Wonder Woman and Steve ship Benson off to the hospital in an ambulance. Steve has a lot of questions, but none of them are: Where is Diana? or Why is Wonder Woman here? or Why don’t we have more guards around this place? I have a question: Why is Steve Trevor considered a brilliant spy?

Meanwhile, on A Road Leading to Bladensburg, Frank drives The Falcon to Bladensburg, Maryland by way of a California evergreen forest.

Any time any character says “Bladensburg” they pronounce it “Blaahdensburg” which causes Husband to snicker and yell “Blaaaaaaahdensburg.”

Unfortunately, Frank realizes they’re running out of gas! Stupid war rationing! They coast in to a rural gas station where rural rube Bobby attends to the gas tank while Frank checks under the hood.

Frank is feverish, so he drinks out of the water hose after he fills the radiator reservoir. He coughs on Bobby. Bobby also drinks out of the hose. Bobby is a hick, so there’s a comic banjo plucking interlude on the soundtrack while he drinks out of the hose and contracts the deadly plague. Hilarity!

Outside the secret experimental atomic research laboratory in Bladensburg, Maryland, Frank and The Falcon continue to mispronounce Bladensburg.

Meanwhile In Unsuspecting Washington, D.C., Diana informs Steve that a patient with bubonic plague is being transported from “Blahdensburg” to Walter Reed.

“Blahdensburg!” Steve exclaims. “You’re pronouncing it all wrong!”

Just kidding.

Steve observes that it’s strange there’s a plague case in Blahdensburg, the same small town the General asked them to meet about a top secret project!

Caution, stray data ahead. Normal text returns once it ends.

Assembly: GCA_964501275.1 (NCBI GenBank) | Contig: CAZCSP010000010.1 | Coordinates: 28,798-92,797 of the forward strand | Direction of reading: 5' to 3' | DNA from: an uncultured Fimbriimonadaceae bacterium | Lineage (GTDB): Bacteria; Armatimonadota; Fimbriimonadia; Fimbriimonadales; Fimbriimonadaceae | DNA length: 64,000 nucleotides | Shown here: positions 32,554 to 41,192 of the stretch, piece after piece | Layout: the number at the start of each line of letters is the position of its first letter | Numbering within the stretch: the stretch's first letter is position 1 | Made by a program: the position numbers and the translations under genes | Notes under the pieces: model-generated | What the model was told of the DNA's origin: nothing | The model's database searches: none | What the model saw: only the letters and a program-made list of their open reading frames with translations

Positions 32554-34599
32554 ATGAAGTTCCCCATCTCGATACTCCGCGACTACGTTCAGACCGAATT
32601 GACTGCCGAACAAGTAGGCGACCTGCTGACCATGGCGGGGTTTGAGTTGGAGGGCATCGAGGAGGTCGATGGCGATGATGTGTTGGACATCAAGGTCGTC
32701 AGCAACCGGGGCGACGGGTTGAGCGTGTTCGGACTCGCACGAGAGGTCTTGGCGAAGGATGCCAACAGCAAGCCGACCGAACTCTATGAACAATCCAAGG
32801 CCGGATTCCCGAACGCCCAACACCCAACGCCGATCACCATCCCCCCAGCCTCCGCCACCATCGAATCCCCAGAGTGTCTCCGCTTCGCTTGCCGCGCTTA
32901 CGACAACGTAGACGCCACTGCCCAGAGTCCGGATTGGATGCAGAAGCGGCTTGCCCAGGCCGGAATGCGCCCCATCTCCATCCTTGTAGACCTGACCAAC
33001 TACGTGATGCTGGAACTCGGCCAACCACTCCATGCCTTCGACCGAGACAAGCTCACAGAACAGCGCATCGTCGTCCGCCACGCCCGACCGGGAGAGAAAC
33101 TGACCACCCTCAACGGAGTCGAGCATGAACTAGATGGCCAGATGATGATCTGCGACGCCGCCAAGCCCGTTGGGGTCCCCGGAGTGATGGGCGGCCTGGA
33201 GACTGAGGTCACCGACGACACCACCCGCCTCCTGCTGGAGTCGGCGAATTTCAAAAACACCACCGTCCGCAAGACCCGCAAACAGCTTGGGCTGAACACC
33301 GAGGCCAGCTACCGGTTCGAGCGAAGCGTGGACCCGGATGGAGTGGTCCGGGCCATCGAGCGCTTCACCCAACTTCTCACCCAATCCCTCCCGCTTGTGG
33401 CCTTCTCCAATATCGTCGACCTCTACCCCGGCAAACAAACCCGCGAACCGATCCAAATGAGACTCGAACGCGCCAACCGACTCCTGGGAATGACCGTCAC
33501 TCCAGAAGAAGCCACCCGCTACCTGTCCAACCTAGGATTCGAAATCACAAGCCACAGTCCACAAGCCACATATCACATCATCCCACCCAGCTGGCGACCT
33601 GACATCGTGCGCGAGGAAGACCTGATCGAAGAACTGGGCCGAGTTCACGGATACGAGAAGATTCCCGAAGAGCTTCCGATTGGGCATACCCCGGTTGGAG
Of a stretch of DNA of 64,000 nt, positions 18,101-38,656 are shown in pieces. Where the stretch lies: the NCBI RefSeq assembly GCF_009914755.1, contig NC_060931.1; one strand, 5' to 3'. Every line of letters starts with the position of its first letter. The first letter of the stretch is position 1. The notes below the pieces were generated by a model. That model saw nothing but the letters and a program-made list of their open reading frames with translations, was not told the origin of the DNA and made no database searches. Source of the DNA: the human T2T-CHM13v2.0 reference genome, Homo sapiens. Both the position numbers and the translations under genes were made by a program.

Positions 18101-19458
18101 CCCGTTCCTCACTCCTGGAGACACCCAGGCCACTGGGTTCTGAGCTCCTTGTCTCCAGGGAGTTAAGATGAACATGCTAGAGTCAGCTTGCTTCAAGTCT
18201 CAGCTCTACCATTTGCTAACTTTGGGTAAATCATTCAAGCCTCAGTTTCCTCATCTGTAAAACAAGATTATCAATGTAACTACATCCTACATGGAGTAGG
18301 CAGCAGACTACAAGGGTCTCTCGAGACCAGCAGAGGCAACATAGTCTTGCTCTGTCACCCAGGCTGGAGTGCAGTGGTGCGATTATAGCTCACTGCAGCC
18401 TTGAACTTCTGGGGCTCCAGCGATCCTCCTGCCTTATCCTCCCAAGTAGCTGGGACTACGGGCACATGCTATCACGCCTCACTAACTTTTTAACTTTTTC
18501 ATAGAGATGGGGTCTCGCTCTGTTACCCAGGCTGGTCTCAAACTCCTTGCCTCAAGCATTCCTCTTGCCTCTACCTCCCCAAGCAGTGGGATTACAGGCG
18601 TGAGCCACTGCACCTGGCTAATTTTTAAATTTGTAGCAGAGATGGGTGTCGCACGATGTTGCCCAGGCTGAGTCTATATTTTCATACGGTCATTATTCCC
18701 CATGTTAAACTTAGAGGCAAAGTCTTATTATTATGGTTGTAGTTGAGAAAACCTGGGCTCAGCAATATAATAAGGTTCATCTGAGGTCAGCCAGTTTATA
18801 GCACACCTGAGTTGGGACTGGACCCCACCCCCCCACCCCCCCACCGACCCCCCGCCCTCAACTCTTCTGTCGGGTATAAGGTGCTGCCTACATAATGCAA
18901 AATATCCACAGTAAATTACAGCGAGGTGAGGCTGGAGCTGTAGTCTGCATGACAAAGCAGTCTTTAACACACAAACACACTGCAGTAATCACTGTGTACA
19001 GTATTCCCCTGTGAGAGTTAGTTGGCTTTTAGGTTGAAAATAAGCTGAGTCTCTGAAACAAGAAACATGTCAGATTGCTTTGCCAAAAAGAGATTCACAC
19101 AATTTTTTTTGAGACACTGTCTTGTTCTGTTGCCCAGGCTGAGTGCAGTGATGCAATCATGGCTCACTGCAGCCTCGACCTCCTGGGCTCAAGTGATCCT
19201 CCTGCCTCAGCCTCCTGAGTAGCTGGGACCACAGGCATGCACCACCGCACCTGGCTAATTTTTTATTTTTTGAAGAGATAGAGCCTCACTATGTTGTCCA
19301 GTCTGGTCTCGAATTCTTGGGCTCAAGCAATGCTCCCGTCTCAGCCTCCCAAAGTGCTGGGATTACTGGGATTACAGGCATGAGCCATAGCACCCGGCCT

At Walter Reed Hospital, Diana and Steve question Bobby. Bobby describes the two men. Like the Professor, he describes The Falcon as “athletic” even though he tells them that The Falcon didn’t even get out of the car, so how does he know that? Plus, The Falcon is not athletic. The writers can keep putting those words in characters’ mouths, but we’re still not buying what they’re selling.

Bobby also says Blahdensburg.

I’m very disappointed in you, Bobby.

After they leave the hospital, Steve and Diana drive out to Bladensburg to meet General Blankenship at Project 741, “the cyclotron reactor part of the Manhattan Project.”

As they arrive, the lab begins the unstoppable countdown to a reactor core test. Oh, TV scientists and your unstoppable test countdowns! You do like to live large don’t you?

By the way, the code name for the Manhattan Project was assigned August 13, 1942. This episode takes place in September, which seems like an awfully short amount of time for a project this highly compartmentalized and secret to be so widely and casually known in the War Department – a strange historical inaccuracy in a genre otherwise so deeply devoted to authenticity and historical and scientific realism.

(I just wanted to see if I could type that without laughing out loud).

(I couldn’t).

Anyway, let’s avoid falling down a nuclear history rabbit hole and just admire this swanky set design:

Diana excuses herself from the core-testing excitement, goes out into the Maryland/California forest, and spins into Wonder Woman just in time for a series of explosions around the secret Project 741 atomic lab.